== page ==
The Market As Negotiation, Rebecca E. Hollander-Blumoff, Matthew T. Bodie

Scholarship@WashULaw

Our economic system counts on markets to allocate most of our societal resources. The law often treats markets as discrete entities, with a native intelligence and structure that provides clear answers to questions about prices and terms. In reality, of course, markets are much messier—they are agglomerations of negotiations by individual parties. Despite theoretical and empirical work on markets and on negotiation, legal scholars have largely overlooked the connection between the two areas in considering how markets are constructed and regulated.

This Article brings together scholarship in law, economics, sociology, and psychology to better understand the role that negotiation plays …


Structuring The Debate About Research Ethics In The Psychology And Law Field: An International Perspective, Alfred Allan Apr 2020

Structuring The Debate About Research Ethics In The Psychology And Law Field: An International Perspective, Alfred Allan

Research outputs 2014 to 2021

Forensic psychologists’ role is well established, and they are rightly well regulated because their decisions and behaviour can have a significant impact on people’s rights and interests. Their ethical integrity, however, partly hinges on the psycholegal research products (data, methods and instruments) that they and others use. The ethical regulation of researchers who produce products and their research processes is, however, fragmented, limited and narrow and largely focuses on domestic research. Relatively few scholars have examined the regulation of psycholegal research or commented on the ethical implications of recent court decisions. The purpose of this paper is to start a …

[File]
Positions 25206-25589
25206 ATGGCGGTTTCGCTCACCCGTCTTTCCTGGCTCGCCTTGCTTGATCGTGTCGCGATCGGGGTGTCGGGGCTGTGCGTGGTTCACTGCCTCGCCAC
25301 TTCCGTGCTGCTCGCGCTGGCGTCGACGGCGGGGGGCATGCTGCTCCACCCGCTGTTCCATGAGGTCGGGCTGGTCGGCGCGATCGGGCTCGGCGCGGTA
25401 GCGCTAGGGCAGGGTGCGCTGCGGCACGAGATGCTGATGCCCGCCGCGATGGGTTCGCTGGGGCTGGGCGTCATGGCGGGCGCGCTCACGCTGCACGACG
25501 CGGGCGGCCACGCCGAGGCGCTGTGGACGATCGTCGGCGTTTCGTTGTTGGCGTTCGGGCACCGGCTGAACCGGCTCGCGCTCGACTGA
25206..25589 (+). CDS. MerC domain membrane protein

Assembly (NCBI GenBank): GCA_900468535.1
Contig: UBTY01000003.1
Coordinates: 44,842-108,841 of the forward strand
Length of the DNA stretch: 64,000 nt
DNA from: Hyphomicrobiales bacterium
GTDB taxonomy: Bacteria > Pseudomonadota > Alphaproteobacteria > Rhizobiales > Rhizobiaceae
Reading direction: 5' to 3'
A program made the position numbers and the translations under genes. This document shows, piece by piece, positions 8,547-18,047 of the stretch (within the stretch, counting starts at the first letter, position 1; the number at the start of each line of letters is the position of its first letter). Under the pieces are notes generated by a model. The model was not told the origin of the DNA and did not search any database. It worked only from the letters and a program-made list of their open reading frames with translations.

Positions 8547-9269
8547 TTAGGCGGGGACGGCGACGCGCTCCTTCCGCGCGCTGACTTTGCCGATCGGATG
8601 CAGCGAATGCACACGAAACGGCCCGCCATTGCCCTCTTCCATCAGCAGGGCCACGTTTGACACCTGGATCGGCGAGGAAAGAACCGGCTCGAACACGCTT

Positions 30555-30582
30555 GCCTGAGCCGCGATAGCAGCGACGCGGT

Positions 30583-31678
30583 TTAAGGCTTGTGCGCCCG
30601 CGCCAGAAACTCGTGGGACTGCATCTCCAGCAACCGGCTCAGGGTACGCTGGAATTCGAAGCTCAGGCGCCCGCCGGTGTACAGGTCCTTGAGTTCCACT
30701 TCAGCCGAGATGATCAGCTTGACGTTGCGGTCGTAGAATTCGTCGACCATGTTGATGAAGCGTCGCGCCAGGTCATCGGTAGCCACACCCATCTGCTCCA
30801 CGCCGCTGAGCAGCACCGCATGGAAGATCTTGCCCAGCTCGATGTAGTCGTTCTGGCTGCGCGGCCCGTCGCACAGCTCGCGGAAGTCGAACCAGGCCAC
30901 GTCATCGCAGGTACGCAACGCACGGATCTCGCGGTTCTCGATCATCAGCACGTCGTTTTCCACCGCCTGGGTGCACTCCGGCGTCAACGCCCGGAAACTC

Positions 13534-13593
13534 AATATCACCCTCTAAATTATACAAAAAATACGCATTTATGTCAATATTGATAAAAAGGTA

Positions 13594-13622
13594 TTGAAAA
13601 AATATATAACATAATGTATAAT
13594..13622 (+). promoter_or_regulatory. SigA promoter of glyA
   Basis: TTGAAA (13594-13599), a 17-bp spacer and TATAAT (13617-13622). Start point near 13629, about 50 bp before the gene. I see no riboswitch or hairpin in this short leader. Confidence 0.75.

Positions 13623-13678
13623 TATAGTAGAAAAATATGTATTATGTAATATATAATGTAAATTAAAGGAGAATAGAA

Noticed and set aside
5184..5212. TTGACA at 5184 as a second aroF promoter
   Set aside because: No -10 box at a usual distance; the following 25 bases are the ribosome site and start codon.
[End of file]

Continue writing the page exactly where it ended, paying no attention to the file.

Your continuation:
The Problems With Decision-Making, Joanna K. Sax Jan 2020

The Problems With Decision-Making, Joanna K. Sax

Faculty Scholarship

Our society faces major challenges in numerous areas, including climate change and healthcare. Addressing these problems with technological advances are of great importance. Increasingly, however, consumers are resisting or rejecting such technological interventions based on inappropriate assignment of risk. In other words, the consumer assessment of risk is not in line with evidence-based assessment of risk. This article focuses on two controversial areas, vaccines and genetically engineered food, as examples in which consumers assign a high risk despite an evidence-based assessment of low risk. This article describes how empirically tested decision-making theories explain why consumers inappropriately assign risk. While these …